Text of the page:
First, stop focusing on your competitors and base your strategy around the customer. If you constantly look at and compare yourself to the competition, you end up basically copying each other – you may try to “one-up” them with a few new features or offerings but really have no major differentiation. You simply react. That is how commoditization happens. In this way, most Windows PCs have basically become commodities. They can all run Office, go on the internet, etc.
You must understand your customer and their environment. The customer must be your driving force and you create a value proposition that is unique for them, that distinguishes you from the others. In some respects, you are creating multiple niches – what Hax would say is strategy done one customer at a time. No two customers are exactly alike or will use your product in the same manner. Let’s go back to Windows PCs as an example. Panasonic was able to recognize a specific customer persona and market need in law enforcement. Two thirds of the 420,000 patrol cars in the United States today are equipped with the company's rugged Toughbook computers.
Make Love, Not War
So instead of a strategy focused on war (focused on beating the competition), go for a strategy of love (focused on embracing the customer).
Think about strategy on a more personal level. Did you pursue and win your wife or husband by focusing on your romantic rivals? No, you were focused on what your future spouse liked, what she/he cared about, and turned yourself into the most creative value proposition that blew away your competition!
Arnoldo Hax’s Delta Model is one of the best for looking at different customer, centric strategies. The Model shows a wide range of potential strategies – all pointing to the use of technology to promoting bonding (with customers, partners, etc.).
The range of Delta Model potential strategies include:
· Low Cost – Southwest Airlines, Walmart. This is very difficult since you must have the correct infrastructure and operations to sustain it.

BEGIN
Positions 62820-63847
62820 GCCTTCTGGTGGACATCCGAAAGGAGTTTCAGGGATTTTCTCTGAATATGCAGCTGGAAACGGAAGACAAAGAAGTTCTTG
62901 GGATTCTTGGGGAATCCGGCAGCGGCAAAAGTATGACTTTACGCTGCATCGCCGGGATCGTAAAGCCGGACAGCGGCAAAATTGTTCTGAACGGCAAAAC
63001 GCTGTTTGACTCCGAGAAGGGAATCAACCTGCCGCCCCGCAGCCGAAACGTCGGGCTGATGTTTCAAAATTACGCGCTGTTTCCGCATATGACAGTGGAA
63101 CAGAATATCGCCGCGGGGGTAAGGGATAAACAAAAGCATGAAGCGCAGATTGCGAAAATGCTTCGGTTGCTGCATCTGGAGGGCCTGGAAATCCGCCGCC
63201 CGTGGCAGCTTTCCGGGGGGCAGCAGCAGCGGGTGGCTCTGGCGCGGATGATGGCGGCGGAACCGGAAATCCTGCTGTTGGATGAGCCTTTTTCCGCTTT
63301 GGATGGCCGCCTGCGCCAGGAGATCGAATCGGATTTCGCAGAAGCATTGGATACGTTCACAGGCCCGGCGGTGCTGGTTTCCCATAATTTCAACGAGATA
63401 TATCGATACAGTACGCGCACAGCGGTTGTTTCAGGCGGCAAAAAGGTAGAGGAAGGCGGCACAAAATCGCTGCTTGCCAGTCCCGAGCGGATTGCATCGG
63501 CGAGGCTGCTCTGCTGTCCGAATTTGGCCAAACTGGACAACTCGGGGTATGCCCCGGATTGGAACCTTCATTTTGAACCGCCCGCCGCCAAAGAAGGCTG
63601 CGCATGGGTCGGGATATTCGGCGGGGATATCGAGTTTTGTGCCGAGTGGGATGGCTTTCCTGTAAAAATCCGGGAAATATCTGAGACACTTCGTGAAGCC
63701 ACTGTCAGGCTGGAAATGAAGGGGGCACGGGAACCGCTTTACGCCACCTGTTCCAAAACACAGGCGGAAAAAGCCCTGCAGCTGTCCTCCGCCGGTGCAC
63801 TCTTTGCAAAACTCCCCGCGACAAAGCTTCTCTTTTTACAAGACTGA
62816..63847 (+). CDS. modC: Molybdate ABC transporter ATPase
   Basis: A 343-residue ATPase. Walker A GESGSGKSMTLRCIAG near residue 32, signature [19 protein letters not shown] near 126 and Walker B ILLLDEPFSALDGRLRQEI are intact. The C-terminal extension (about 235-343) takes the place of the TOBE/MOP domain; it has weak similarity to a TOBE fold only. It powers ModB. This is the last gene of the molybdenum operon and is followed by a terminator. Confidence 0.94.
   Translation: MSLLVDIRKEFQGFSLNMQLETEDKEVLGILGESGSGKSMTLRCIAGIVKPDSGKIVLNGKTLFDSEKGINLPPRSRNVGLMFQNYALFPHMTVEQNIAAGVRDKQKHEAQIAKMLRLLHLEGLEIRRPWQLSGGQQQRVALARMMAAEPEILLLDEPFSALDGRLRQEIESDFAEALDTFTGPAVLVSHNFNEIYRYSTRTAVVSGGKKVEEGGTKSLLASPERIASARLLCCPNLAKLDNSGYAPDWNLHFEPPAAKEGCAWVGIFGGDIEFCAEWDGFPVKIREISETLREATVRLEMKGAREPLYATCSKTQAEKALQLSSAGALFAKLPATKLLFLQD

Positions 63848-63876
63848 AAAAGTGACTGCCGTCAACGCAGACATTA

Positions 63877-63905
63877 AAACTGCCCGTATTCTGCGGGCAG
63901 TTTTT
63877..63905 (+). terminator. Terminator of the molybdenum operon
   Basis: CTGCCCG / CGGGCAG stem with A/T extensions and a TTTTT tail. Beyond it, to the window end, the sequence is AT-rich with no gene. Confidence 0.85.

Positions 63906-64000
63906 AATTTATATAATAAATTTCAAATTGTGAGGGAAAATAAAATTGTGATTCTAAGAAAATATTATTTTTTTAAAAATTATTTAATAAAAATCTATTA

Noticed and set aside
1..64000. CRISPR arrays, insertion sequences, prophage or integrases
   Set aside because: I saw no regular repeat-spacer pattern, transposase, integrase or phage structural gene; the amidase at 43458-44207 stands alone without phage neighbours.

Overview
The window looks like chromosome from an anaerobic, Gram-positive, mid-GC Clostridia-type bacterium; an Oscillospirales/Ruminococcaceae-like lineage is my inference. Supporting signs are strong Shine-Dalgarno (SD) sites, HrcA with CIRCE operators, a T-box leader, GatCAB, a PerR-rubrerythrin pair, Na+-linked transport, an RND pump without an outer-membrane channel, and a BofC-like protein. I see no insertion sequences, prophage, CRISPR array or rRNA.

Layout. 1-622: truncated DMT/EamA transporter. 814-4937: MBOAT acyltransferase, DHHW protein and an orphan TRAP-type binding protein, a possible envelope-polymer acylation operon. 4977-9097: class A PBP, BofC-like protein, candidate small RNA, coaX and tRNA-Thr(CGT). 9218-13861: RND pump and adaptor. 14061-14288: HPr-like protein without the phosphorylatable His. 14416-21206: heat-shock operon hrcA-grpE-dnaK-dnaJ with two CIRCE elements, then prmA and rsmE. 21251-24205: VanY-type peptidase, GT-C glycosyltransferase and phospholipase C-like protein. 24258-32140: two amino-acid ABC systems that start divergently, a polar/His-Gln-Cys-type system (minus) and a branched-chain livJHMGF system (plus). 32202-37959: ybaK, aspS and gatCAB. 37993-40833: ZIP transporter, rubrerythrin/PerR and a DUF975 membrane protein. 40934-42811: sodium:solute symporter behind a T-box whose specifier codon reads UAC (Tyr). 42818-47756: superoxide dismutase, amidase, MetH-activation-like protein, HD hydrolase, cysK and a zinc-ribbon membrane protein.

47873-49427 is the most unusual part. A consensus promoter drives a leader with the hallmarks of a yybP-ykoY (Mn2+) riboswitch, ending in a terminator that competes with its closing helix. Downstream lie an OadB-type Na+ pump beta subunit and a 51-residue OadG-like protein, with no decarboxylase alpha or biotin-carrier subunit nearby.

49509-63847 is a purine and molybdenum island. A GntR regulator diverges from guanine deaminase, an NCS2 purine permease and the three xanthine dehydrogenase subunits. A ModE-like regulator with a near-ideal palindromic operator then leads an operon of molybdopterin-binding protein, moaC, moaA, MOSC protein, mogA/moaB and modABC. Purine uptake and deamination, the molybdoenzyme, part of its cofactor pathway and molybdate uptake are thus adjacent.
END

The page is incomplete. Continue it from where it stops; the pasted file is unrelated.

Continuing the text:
· Best Product – best technical features, superior in performance, etc. Apple arguably has a number of products in this area.
· Redefining the customer experience – Amazon (both Amazon.com and via the Kindle), Starbucks, Apple iTunes, Singapore Airlines. This is an appreciable change in the customer value proposition.
· Customer integration – SAP, UPS, Fedex are tied deep into many companies’ IT, manufacturing.and logistics.
· Dominant Exchange - Google, YouTube, Facebook, Wikipedia, iTunes are the defacto paths to browse, see videos, network socially, research, and sell/buy music respectively. Dominant exchange is achieved when a critical mass of collaborating users (“complementors”) is reached and each new user makes the service even more useful (e.g. YouTube, Facebook).
· Horizontal Breadth – Fidelity, Amazon offer “one stop shopping” for financial products and very much all products respectively.
· System Lock-in - Intel, Microsoft very much own the microprocessor and operating systems in PCs. Apple owns the tablet market with Google Android moving in. Amazon is pursuing lock-in with e-content via Kindles and cloud. System Lock-in is the strongest form of bonding and integration among complete industries around a product (e.g. all the software companies developing Windows specific solutions). It focuses in the entire system economics instead of product-centered economics. Success is due primarily to the complementors that create solutions based on your product.
Strategies based on Best Product or Low Cost are the most difficult to sustain. Dominant Exchange and System Lock-in strategies are the most sustainable because they involve the complementors and the whole system.
You can see the Delta Model strategies being used in companies today. Amazon is a dominant exchange in ecommerce and becoming the dominant exchange in e-reading with the Kindle (ultimately, e-media content with streaming & Cloud). Apple is covering many of the strategies with arguably Best Product(s), Redefining the customer experience, Dominant Exchange, and System Lock-in. Google is arguably Best Product (browser and analytics), Dominant Exchange, customer integration (Analytics), and also moving toward System Lock-in with their Chrome browser and Android.
All of the companies mentioned are aggressively using technology to enable their strategies. How does Walmart achieve a low cost strategy? Technology is the foundation of their supply chain. Walmart has the largest information technology infrastructure of any private company in the world. Walmart can accurately forecast demand, track and predict inventory levels, create highly efficient transportation routes, and manage customer relationships and service response logistics through its network.
So remember: Focusing on the competition will have you constantly looking back over your shoulder; a customer-centric strategy will have you looking forward. You must take advantage of technology to employ your strategy.